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Should Those In Hollywood Use Social Media

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You’ve worked hard and funneled your love of art into the ‘Film’ to gain privileged access to one of the esteemed Guilds. That’s why the Guilds are there, to set the bar high, and keep our quality of storytelling diverse and enthralling. Recognizing advancements in techniques and caliber where it’s due. On one hand it seems elitist, but there is a reason you worked so hard to earn yourself the A+ of filmmaking.

social media

Real Hollywood Professionals are in the Guilds
Once you’ve earned a place in the ranks of recognized quality, style, and craftsmanship it’s no easy task to keep up the pace. Being a guild member of the WGA, PGA, DGA, or SAG is no guarantee of further work because you just got in. You’ve added to Hollywood letters your resume, but are you using it? You’re waiting for your next freelance gig, when is it going to come? All of a sudden your name that was on the tip of the tongue of every ad and talent agency, is ebbing away as the change of guard sets in.

The Changing of the Guard Directly Affects your Networking
A new executive moves in after three years of your prime time of being in the network, and this person doesn’t even know your name, or what you did in years past. Hollywood is fickle like that, the next director is flavor of the month and when you’re not, you can be forgotten very easily when studio executives move on, and they frequently do – that’s what every job is in the modern age, people rarely stick around for more than a couple years.

Reasons for Cowering from Social Media
When social media could be the next way to stay in touch and keep your name under their noses is that something you should consider? Here are the common reasons I hear why Guild members won’t dare:

  • All of a sudden your exposed presence in social media feels like a crowd of zombies going for you. No offence to the masses, but 99.99% of the people now able to talk to you have no clue what your career path is based on, and entertaining anything more than a polite ‘thanks’ sucks the life and time out of you. Social networks can be either addictive if you get it, or plain repetitive.
  • Most people actually don’t get that you may not work every calendar week, once you’re on social media everyone is looking at what you’re doing now, and it’s a bad assumption by most if you’re not on a gig.
  • You worked your butt off to get into the Guild, and you’re paying your dues whether you earn it back again to ensure you are ‘insured’, ‘protected’, etc. Now it seems you might be networking with all the other foxes hungry to get the work when you’re barely at the beginning of boasting your name. That must feel pretty scary – being up to your peer’s scrutiny?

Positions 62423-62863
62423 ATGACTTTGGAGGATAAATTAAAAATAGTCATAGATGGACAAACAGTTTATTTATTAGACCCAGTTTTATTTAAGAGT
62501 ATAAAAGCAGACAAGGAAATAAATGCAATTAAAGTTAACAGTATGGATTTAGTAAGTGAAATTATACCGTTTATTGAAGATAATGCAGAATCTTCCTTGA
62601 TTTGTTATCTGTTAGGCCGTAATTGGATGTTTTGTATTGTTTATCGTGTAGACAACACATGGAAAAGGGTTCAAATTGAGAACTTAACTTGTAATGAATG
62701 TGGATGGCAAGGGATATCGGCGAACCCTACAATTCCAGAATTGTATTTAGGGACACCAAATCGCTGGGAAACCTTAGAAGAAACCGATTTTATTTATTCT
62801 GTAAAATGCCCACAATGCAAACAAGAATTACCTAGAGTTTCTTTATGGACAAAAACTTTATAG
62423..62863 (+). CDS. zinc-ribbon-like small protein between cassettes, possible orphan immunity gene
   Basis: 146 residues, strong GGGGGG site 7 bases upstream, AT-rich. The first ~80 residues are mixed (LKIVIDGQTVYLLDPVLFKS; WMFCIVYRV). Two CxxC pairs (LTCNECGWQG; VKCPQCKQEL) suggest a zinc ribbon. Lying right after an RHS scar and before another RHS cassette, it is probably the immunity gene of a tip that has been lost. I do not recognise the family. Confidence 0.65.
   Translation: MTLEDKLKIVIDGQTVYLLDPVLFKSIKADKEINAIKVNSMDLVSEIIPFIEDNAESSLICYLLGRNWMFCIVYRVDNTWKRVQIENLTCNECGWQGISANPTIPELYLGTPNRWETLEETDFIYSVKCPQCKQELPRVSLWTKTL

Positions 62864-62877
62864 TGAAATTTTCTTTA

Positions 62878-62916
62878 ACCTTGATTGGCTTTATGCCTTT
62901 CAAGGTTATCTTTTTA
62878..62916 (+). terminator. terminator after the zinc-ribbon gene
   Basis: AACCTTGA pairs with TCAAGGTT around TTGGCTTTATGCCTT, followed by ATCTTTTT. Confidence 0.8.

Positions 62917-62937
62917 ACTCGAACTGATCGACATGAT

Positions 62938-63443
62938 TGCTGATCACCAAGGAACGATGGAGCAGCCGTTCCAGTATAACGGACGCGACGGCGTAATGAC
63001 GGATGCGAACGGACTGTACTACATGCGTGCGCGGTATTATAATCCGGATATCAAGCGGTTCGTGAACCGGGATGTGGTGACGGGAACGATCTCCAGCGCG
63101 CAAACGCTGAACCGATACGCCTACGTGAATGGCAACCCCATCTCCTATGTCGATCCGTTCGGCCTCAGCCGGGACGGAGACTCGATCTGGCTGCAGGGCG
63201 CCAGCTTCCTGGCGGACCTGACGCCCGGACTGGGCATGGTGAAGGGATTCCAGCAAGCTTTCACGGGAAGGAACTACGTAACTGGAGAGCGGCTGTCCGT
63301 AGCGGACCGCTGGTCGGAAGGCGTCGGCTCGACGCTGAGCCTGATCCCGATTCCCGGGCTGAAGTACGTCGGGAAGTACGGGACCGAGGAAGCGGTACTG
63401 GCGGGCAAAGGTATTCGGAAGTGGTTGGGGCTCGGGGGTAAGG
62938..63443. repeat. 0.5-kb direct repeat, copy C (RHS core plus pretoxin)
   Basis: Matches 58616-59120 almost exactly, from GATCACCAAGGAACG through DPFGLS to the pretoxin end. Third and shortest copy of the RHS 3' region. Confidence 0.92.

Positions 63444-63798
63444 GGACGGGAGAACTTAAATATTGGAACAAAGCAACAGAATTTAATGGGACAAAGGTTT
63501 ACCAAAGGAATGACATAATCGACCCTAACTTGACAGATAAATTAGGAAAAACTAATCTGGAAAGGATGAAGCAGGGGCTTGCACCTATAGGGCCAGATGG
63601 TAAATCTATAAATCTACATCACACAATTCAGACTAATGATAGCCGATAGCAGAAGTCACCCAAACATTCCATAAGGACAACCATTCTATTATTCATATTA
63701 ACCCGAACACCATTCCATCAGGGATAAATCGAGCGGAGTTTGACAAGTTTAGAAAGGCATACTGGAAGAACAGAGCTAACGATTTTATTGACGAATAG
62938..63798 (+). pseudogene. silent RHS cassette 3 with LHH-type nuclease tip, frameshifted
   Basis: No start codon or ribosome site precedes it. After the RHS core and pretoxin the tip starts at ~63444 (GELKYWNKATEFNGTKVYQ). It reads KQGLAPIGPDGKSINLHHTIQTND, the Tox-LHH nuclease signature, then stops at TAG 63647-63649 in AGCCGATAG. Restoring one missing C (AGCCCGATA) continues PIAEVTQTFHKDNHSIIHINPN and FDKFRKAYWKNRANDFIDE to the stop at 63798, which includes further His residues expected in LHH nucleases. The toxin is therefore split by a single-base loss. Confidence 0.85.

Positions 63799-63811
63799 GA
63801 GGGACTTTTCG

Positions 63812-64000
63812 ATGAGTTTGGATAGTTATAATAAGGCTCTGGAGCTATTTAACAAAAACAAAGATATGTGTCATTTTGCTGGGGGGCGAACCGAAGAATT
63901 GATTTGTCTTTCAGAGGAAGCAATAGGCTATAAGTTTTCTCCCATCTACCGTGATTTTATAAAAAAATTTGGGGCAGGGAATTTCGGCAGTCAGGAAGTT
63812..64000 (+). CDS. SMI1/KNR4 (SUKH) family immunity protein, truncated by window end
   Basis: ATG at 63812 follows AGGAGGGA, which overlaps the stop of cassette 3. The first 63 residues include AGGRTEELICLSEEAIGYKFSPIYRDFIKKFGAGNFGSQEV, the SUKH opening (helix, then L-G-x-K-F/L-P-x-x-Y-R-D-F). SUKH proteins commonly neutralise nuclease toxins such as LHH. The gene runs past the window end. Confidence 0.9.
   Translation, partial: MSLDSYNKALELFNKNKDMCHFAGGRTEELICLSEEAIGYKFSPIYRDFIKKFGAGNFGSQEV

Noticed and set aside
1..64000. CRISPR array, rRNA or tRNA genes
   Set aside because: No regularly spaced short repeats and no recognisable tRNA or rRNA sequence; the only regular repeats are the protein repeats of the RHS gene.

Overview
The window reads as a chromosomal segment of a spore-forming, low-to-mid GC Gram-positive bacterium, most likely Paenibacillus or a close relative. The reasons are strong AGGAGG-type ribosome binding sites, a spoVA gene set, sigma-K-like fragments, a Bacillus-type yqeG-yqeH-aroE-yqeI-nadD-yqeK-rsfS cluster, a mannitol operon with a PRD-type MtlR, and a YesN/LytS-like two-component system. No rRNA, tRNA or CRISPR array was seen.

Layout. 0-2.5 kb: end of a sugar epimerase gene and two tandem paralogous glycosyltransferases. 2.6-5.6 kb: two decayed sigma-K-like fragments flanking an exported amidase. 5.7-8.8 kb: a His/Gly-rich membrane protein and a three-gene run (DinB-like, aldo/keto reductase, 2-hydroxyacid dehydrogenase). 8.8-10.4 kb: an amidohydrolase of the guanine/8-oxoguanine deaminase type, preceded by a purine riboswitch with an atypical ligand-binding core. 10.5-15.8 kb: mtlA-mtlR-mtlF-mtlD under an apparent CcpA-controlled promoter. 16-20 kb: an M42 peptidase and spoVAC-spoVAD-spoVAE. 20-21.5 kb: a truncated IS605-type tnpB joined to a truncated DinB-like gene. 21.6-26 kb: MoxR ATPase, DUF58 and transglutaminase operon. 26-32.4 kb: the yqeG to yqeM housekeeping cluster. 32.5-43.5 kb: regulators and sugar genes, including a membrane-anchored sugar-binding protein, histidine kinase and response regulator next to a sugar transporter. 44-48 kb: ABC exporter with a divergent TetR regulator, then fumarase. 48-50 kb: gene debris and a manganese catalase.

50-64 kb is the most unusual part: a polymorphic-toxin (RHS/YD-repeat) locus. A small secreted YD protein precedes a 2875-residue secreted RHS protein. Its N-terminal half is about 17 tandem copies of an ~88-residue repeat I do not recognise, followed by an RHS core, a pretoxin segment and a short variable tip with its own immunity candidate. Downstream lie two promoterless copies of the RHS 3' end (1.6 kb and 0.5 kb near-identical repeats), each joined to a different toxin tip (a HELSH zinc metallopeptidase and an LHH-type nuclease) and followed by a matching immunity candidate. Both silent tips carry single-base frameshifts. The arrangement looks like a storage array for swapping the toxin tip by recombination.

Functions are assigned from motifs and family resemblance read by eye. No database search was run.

• MOST creatives, are actually pretty insecure about the way they present themselves online, and how they are perceived. They’re almost publically phobic, and I don’t mean that in the stronger sense of the paranoid adjective. Regardless of who you are, putting out comments representing your personal ‘brand’ will be daunting to the more introvertly inclined. Lets face it you might actually suck at being social.
  • Finally, you want to protect your image, once you put yourself out there, it seems like every wannabe is glomming onto your profile and making you feel like they’re taking you down with it. Don’t get all defensive now, you were there once (maybe), everyone tries to literally ‘break-in’ to your industry by thinking you’re the back door. Quite possibly you are just as much on the fringe of the Guild far away from the elite percentile that gets most of the work and still feel like you’re breaking in.

Actors seem to do better at social media
But that’s ok! Why do you think our diva friend actors and actresses who love the limelight seem to do better at social media? They work so hard at promoting themselves on every channel and do seem more adept broadcasting their latest headshot, or what casting they went on.

Our self marketing must never be neglected or allowed to rely solely on word of mouth. I also urge you filmmakers, producers, and film peeps not to try and sound like a celebrity. (I’m not labelling actors here, 98% of actors are not celebrities they just have a career!) Copying those that already have the massess glomming onto their profiles is copying bad behaviour, people don’t trust it, and you have to build a trustworthy profile.

Your Social Media Profile, is the modern day Creative Resume
The phone can stop ringing very fast, and it’s all too easy even while you’re working to get complacent about persisting to keep finding work.

Just keep an effort to stay neutral, light, bright and content rich showing all manner of your creatively in snippets. Your social media resume will be out there as a constant reminder just in case the young ‘promoted to inept’ executive steps in, and at least this person didn’t even have to search too hard to find you because now you’re in easy reach.

About the Author

Juliana has a successful career in Online Reputation managing film career profiles from a Los Angeles Line Producer to Marketing Film Production Services for Film Budgeting. You can follow one of her production creative profiles on Twitter @JulianaReedLA

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